A Moment of Science

Mirror, Mirror

“Mirror mirror on the wall, who’s the fairest of them–”

Have you ever wondered how mirrors are made? In order for a mirror to reflect properly, it’s surface must be perfectly smooth. For the most part, a mirror reflects light; when light hits an object, some of the light is absorbed, some of it is reflected, and some passes through.

Basically, for a mirror to produce a clear image it has to reflect as much of the light as possible, and in order to do that it has to be smooth. A warped mirror scatters and diffuses light, making the image it produces look deformed. But a smooth mirror reflects without distortion. Which is what makes it possible for you to stand in front of the mirror and preen.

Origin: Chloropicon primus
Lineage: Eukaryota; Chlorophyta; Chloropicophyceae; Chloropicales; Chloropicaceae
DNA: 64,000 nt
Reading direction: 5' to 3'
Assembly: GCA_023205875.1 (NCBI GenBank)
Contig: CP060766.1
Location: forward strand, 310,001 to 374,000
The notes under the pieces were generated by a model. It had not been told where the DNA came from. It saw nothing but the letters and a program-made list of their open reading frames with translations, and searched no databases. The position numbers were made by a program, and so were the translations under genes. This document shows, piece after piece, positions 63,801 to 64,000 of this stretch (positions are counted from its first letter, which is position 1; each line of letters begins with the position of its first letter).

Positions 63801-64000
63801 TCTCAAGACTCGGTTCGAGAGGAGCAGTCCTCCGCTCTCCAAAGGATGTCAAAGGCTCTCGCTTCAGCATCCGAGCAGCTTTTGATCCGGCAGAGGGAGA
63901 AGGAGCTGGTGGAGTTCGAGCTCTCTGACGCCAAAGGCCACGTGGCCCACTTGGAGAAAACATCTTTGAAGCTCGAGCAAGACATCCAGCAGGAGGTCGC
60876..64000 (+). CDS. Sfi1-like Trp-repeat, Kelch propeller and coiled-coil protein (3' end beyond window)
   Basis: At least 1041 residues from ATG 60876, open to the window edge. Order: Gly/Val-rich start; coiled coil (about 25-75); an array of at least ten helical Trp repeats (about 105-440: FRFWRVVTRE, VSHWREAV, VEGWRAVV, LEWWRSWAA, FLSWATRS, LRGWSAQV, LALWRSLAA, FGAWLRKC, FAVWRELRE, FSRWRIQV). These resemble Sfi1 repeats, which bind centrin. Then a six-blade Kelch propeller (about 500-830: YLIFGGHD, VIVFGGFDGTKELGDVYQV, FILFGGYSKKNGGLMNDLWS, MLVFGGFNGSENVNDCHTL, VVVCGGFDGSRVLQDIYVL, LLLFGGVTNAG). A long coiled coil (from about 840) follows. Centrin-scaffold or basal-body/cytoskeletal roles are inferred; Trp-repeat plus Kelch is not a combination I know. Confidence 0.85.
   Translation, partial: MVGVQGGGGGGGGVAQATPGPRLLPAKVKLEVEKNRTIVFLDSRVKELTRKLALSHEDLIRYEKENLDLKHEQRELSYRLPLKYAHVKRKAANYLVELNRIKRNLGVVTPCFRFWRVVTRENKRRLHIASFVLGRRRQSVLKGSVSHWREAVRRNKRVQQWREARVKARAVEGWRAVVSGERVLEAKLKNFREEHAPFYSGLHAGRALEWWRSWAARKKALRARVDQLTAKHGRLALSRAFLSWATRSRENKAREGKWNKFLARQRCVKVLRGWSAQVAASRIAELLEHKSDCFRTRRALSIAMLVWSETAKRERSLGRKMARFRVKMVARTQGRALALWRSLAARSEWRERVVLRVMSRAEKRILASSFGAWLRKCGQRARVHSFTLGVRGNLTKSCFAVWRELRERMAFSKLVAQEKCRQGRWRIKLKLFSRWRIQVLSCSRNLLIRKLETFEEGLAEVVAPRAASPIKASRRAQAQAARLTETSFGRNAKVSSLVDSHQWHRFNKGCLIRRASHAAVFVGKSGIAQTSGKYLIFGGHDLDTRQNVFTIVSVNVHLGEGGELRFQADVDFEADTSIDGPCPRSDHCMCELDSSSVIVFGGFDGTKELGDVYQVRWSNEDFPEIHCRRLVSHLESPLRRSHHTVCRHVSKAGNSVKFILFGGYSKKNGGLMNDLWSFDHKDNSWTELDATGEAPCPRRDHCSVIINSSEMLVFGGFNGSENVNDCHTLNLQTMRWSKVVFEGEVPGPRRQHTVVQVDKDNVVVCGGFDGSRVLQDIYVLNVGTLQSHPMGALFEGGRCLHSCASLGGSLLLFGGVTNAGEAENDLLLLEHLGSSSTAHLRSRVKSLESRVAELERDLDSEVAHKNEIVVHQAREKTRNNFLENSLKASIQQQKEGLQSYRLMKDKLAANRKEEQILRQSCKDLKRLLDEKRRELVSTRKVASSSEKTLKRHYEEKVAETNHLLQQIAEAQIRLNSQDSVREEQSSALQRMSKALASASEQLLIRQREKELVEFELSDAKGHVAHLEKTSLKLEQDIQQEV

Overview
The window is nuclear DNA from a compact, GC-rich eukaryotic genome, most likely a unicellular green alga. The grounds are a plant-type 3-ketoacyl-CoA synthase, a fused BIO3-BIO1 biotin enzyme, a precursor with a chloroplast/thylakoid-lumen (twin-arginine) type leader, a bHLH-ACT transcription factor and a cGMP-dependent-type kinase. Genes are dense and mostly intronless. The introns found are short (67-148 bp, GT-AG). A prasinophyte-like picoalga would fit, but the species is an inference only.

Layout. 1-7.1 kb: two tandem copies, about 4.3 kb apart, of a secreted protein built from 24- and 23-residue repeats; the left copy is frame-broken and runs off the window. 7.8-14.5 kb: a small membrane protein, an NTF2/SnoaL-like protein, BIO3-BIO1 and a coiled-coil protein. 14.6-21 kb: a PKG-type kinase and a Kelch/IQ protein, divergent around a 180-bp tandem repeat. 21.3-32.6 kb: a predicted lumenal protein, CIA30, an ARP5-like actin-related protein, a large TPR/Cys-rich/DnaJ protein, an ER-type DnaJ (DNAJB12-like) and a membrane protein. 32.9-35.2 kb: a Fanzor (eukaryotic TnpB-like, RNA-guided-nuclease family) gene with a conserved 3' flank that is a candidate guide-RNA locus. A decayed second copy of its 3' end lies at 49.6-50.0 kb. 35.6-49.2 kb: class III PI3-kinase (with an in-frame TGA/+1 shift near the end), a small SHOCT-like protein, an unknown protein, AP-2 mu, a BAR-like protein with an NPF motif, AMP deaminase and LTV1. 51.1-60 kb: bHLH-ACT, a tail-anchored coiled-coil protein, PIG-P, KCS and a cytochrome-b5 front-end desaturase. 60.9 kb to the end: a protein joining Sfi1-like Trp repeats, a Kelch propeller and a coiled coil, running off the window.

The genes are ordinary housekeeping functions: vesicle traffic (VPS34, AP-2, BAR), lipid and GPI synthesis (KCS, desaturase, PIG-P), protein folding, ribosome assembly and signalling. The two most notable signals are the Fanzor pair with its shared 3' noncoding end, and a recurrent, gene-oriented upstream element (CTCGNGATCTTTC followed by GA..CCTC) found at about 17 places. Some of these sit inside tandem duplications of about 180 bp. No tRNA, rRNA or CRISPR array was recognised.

People have been admiring themselves in mirrors for a long time. Take the Greeks and Romans. They loved looking at themselves, although they only had highly polished pieces of bronze, tin, and silver.

Their descendants were even more vain; in 16th century, Venice mirror makers discovered the technique of backing a piece of glass with a reflecting metal composed of tin and mercury, producing a much clearer reflection. That technique is still in practice today, although now we use a thin layer of molten aluminum. Or sometimes we spray silver onto the back of a piece of glass in a vacuum to achieve premium smoothness.

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